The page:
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by John Lindsay-Poland, Stop US Arms to Mexico

Led by pistol exports to Thailand and Mexico, the number of semi-automatic pistol exports globally more than doubled in 2020 to 403,863, growing by 148% compared to 2019. If we only examine the six-month period of July-December after the new rule was in effect compared to the same period in 2019, semi-automatic pistol exports grew by 124%. (The percentage increase for all handgun exports during the same 2019-2020 six-month periods was 76%.)

It should be noted that semi-automatic pistol exports had already been growing dramatically before 2020. The dollar value of these exports averaged $12.8 million in 2005-2007. In 2015 they’d grown to $58 million, in 2017-19 to an average of $97 million, and in 2020 semi-automatic exports were valued at over $161 million.


A majority of the exports of all handguns (including revolvers and other pistols) in 2020 – 54% of revenue – can be attributed to Sig Sauer in New Hampshire. Another $28 million, nearly15% of handgun export revenues, can be attributed to Glock in Georgia, while handguns valued at $12.7 million were exported from Missouri (probably most or all from Smith & Wesson).

The top U.S. handgun importers in 2020, by number of guns, were Thailand (214,212 handguns!), Mexico (55,736), Tunisia (18,732), Brazil (14,058), Saudi Arabia (12,638), Philippines (11,110), Oman (10,006), Afghanistan (7,727), Guatemala (7,710), and Canada (5,182).

Military rifles and shotguns exports, which should fall under the new rule, increased slightly from 166,529 in 2019 as a whole to an unprecedented 175,263 military long guns exported in 2020. Compared to 2018, military rifle and military shotgun exports increased by 72.7% in 2020 as a whole.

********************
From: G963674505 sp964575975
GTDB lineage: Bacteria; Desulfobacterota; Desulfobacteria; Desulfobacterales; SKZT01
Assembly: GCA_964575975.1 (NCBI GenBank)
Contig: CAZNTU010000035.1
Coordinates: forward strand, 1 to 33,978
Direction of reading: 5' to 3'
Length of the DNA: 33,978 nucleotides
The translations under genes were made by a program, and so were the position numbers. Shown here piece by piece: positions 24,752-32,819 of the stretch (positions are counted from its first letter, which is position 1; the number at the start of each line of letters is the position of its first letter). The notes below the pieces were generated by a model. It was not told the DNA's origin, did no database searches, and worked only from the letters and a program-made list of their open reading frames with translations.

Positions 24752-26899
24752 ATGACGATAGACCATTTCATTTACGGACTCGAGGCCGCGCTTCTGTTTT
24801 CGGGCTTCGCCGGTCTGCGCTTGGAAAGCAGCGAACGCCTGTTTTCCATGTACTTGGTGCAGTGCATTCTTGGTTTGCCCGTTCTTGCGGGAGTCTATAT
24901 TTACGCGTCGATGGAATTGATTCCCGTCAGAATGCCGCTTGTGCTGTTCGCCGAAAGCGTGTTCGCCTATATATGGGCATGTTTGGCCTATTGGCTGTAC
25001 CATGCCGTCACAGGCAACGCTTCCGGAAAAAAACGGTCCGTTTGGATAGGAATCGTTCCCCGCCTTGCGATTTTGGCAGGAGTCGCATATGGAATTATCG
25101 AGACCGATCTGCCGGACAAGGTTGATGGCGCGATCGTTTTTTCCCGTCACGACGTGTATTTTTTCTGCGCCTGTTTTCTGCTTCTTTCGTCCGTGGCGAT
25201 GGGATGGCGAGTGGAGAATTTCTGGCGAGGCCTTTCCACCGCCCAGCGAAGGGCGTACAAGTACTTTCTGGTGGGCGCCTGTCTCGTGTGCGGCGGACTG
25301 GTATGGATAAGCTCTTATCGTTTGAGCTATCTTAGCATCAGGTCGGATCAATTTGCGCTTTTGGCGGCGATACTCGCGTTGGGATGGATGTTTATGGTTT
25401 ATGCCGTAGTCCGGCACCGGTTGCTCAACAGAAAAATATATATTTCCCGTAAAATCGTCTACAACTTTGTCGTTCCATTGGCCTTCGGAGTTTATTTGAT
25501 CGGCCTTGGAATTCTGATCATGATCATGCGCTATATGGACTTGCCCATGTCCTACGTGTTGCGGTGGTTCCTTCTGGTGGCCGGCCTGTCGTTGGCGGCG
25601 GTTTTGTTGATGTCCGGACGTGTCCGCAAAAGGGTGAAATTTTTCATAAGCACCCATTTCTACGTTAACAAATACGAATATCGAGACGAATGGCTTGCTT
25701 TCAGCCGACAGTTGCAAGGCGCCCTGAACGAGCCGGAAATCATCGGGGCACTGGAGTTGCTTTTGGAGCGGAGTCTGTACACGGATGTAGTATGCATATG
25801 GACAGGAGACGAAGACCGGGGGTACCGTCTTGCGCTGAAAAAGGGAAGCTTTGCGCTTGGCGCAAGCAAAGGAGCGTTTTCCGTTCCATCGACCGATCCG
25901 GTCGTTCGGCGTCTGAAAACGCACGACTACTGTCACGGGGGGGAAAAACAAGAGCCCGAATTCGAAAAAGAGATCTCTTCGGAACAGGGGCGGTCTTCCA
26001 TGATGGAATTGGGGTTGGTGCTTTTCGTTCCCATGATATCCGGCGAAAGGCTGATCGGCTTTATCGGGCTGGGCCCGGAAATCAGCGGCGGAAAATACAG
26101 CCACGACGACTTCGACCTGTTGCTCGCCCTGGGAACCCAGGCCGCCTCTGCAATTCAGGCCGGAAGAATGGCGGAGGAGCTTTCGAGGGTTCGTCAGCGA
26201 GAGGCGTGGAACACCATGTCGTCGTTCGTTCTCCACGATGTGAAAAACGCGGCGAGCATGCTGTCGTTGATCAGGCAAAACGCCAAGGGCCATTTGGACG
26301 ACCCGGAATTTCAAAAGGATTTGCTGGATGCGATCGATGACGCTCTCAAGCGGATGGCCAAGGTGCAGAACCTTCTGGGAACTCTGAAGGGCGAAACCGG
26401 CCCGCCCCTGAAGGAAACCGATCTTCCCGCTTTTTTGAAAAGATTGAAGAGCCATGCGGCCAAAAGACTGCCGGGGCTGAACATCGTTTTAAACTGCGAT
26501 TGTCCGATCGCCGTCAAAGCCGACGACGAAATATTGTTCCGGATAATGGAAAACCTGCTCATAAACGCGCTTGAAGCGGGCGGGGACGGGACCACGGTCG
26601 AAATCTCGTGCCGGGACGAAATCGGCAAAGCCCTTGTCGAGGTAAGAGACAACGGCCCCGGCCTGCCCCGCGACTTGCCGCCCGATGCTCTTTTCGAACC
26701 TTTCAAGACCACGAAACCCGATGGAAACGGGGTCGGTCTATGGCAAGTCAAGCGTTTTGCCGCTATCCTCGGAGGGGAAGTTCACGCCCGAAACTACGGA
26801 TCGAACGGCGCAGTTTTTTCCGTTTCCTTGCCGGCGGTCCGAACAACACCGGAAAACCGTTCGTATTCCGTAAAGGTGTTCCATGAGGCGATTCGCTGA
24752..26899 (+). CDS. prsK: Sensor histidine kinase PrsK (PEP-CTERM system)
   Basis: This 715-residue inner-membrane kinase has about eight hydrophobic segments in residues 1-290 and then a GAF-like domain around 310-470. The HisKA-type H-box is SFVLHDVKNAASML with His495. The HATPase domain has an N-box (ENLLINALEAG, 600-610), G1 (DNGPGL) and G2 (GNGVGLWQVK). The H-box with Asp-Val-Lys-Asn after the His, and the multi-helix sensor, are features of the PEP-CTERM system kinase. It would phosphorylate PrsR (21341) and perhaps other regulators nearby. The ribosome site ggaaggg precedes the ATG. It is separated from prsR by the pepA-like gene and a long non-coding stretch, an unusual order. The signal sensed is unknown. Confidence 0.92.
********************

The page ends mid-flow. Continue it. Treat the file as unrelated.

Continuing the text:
As with handguns, Thailand imported far more military rifles and shotguns from the U.S. – 43,887 – than any

 other country. It was followed by India (27,402), Lebanon (17,990), Kuwait (15,201), Tunisia (12,613), Oman (10,000), Ukraine (5,947), Mexico (4,404), Iraq (3,862), and Canada (3,420).

Most other firearms exports remained stable or fell in 2020 compared to 2019. The number of handgun parts exported – also covered by the new rule under Commerce – increased slightly during March-Dec. 2020 compared to the same period in 2019, from a value of just under $16 million to $17.7 million.

Bullet exports actually fell during 2020, by 16.6% compared to 2019 and by 32.9% compared to 2018, perhaps because the industry was struggling to supply the enormous run on the domestic bullet market that came with the pandemic.
Artillery weapon exports (e.g. howitzers, mortars) – which were not transferred from State to Commerce – fell dramatically in 2020, from more than 224,000 in 2019 to less than 37,000 in 2020. Machine-gun exports (also still under State Dept) also decreased in 2020, by 20%, and were less than half the number exported during the peak machine-gun export year of 2014.

Examine the data:

Number of firearms, parts and munitions exported by the U.S. to all countries, 2002-2020, by HS10 codes. Data from U.S. International Trade Commission:
US Exports of Firearms, Parts, Munitions, 2002-2020

Number of firearms, parts and munitions exported monthly by U.S. to selected countries (Afghanistan, Brazil, Colombia, Guatemala, Indonesia, Iraq, Kuwait, Lebanon, Mexico, Oman, Philippines, Saudi Arabia, Thailand, Tunisia, UAE), 2019-2020, by HS10 codes. Data from U.S. International Trade Commission:
US Exports to Selected Countries, monthly, 2019-2020

Dollar value of firearms, parts and munitions exported from selected U.S. states (CT, NH, VA) to all countries, 2020. Data from U.S. Census Bureau:
US Exports of Firearms, Parts, Munitions from selected states, monthly, 2020

Dollar value of firearms, parts and munitions exported from the United States to all countries, monthly, 2018-2020, with comparisons of second six months of each year. Data from U.S. International Trade Commission:
Dollar value of exports, 2018.2020, monthly

Sources for this data: